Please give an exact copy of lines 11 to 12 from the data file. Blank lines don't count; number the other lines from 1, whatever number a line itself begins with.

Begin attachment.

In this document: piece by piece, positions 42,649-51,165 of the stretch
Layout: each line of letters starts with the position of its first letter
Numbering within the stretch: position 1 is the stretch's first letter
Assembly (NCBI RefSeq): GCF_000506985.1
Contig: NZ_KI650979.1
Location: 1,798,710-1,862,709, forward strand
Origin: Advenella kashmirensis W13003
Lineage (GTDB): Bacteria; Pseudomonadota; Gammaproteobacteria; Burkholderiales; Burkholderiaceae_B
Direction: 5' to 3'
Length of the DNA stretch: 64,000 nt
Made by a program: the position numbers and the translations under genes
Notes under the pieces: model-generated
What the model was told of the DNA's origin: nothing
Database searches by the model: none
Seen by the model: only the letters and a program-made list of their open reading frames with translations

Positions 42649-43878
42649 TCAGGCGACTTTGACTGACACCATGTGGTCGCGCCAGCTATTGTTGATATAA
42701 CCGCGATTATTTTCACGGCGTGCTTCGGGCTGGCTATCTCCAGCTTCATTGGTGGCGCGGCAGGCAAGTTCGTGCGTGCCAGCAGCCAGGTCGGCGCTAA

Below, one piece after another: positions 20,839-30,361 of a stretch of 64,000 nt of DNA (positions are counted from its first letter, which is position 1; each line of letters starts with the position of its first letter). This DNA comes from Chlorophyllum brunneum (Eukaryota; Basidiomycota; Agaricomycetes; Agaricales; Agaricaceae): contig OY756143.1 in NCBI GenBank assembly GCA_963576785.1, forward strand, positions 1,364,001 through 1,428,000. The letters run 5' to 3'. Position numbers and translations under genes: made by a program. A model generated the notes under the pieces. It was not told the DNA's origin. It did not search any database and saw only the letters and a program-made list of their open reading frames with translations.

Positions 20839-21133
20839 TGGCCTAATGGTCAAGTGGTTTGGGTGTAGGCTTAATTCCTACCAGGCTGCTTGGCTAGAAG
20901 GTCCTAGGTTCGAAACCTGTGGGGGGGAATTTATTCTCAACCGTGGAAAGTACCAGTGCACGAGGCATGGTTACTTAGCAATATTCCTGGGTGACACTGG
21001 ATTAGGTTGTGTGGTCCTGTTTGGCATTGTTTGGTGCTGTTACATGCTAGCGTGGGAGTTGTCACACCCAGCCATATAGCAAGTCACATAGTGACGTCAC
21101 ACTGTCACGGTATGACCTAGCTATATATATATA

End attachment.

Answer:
Made by a program: the position numbers and the translations under genes
Notes under the pieces: model-generated